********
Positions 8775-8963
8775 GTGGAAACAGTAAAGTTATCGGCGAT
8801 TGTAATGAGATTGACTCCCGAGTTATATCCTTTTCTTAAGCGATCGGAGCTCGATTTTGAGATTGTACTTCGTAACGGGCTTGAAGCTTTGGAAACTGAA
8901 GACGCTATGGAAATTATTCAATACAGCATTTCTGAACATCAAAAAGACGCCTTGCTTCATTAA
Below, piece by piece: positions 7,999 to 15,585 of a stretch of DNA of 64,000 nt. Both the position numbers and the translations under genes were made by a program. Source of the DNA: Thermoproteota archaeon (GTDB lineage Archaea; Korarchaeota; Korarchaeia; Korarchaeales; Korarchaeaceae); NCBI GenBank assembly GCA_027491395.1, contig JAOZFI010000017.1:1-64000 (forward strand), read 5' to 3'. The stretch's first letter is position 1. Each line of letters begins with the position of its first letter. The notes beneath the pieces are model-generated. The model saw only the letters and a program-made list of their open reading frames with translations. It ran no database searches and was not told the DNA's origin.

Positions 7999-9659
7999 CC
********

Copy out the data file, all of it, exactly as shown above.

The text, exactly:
Positions 8775-8963
8775 GTGGAAACAGTAAAGTTATCGGCGAT
8801 TGTAATGAGATTGACTCCCGAGTTATATCCTTTTCTTAAGCGATCGGAGCTCGATTTTGAGATTGTACTTCGTAACGGGCTTGAAGCTTTGGAAACTGAA
8901 GACGCTATGGAAATTATTCAATACAGCATTTCTGAACATCAAAAAGACGCCTTGCTTCATTAA
Below, piece by piece: positions 7,999 to 15,585 of a stretch of DNA of 64,000 nt. Both the position numbers and the translations under genes were made by a program. Source of the DNA: Thermoproteota archaeon (GTDB lineage Archaea; Korarchaeota; Korarchaeia; Korarchaeales; Korarchaeaceae); NCBI GenBank assembly GCA_027491395.1, contig JAOZFI010000017.1:1-64000 (forward strand), read 5' to 3'. The stretch's first letter is position 1. Each line of letters begins with the position of its first letter. The notes beneath the pieces are model-generated. The model saw only the letters and a program-made list of their open reading frames with translations. It ran no database searches and was not told the DNA's origin.

Positions 7999-9659
7999 CC